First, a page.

position of bonds.F. 2. differ from one another in chain length. Only over 100 F. F.linoleic acid. Possess a long hydrocarbon chain and a terminal carboxy group. _ eg:-OOC (saturated) CH3 C16 Palmitic acid. of. F.FATTY ACIDS Essential FA: Mammals can synthesize saturated and monosaturated F. occurs in large amounts as building block components of complex lipids. ốcc C18 Oleic acid (unsaturated) OOC CH3 Saturated F. from other precursors but are unable to make linoleic acid & γ. are required for synthesis of prostaglandins – which are hormone like component and are required in trace amounts in many physiological conditions.A. no. have been isolated from cells to occur in free or unesterified forms. All Fatty acids 1.A (monoenoic) 70 .A.A. Unsaturated Polyunsaturated F.A.A (polyenoic) Monounsaturated F. There bore : obtain them from plant source.A.A. carbon chain may be saturated or unsaturated 3. E.

In higher plants and animals living at lower temperature Unsaturation α fluidity α 1/ temperature At lower temperature fluidity increases. called as octadecanoic acid because parent is octadecane • • • • A C18 F. • The systematic name for a fatty acid is derived from the name of its parent hydrocarbon by the substitution of oic for the final e.A.A.10 double bond and methyl terminal end.A. Marine animals have odd carbon F.A.A. Bacteria contain fewer types and simpler F.A. carbon atoms are numbered starting at carboxy terminus. 6. with one double bond is called as octadecenoic With two bond – octadecadienoic acid With three bond . Viz C12 to C18 saturated F.A. C18 sautrated F. F. than higher organisms (obviously). Also in most poly unsaturated F.: in most monounsaturated acids double bond occurs between carbon no. 3. Nomenclature of F. F.A is . to keep organism working no. in poly unsaturated F. b) Unsaturated F. first double occurs between carbon 9&10 and others between 9. of saturated fats increases. NOTE: 1. F.A.octadecatrienoic acid. Terrestrial animals have only trace amounts of odd carbon no. 5. the double bonds are separated by one methylene group. The double group in all naturally occurring saturated F. 9 & 10.A. Unsaturated F.A.A.A. predominate over saturated ones. 4. 71 e.a) Saturated F. are CIS geometrical configuration only a few are trans.A in abundance.A C16 & C18 monosaturated F. 2. with more than one double bonds have not been found in bacteria. have higher melting point and are liquid at normal temperature.A.g.: Do not have double bonds.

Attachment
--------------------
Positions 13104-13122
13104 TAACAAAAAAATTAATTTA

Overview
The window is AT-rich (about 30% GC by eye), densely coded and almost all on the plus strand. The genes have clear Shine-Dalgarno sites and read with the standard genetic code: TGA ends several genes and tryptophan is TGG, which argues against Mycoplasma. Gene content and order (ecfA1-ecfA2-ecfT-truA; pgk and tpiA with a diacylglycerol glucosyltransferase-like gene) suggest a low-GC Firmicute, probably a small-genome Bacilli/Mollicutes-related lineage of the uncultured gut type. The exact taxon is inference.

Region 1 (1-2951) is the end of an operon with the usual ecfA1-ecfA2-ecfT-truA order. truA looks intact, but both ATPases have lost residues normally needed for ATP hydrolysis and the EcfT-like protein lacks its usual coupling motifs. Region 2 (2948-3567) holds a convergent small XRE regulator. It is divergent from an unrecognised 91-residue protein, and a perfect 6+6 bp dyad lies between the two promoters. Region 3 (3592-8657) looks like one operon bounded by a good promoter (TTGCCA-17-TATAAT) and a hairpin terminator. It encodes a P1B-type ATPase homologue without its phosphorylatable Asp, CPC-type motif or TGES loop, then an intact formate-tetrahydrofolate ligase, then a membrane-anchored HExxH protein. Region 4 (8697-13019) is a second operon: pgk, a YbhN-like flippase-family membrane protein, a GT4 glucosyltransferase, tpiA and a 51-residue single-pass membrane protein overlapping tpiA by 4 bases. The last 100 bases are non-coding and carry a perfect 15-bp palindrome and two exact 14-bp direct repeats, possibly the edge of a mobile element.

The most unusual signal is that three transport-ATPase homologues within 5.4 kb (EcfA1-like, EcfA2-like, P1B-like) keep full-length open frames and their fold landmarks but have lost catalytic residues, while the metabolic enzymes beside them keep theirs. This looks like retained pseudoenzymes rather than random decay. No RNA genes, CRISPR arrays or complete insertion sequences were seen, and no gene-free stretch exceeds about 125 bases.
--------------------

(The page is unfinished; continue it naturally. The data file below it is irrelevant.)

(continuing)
Saturated and unsaturated F. coconut and castor the fat is stored by the plants to provide nourishment for the embryo during germination. bromine gives information about number of double bonds therefore they undergo addition reaction.hydrocarbons tails are flexible and can exists in very large number of coformations because each single bond has freedom of rotation.A. 12:0 14:0 16:0 16:0 18: CH3(CH2)10COOH CH3(CH2)12COOH CH3(CH2)14COOH N-dodecanoic Laurica N-tetradecanoic Myristic N-hexadecanoic Palmitic Unsaturated F. a) In saturated F.ω H3C • • • (CH2)n 3 β CH2 α CH2 2 C 1 O n Carbon atom 2 & 3 are often referred as α and β respectively Methyl carbon at distal end is known as ωcarbon The position of double bond is represented by symbol followed by a subscript no.A. 1.A show one or more rigid ‘Kinks’contributed by non rotating double bond(s).A. Oil extracts from these seeds is used for cooking 72 . CH3(CH2)6CH=CH(CH2)7COOH Palmitoleic CH3(CH2)7CH=CH(CH2)7COOH Oleic acid Physical and Chemical properties of F.A on quantitative titration with halogens iodine.A. c) The CIS conformation of double bond produce a bend in aliphatic chain whereas trans resembles saturated extended conformation. have quite different conformations.A : Saturated F. mustard. d) Unsaturated F. FUNCTIONS: 1) Food reserve: In oil seeds such as groundnut.A. Some naturally occurring F. b) Unsaturated F.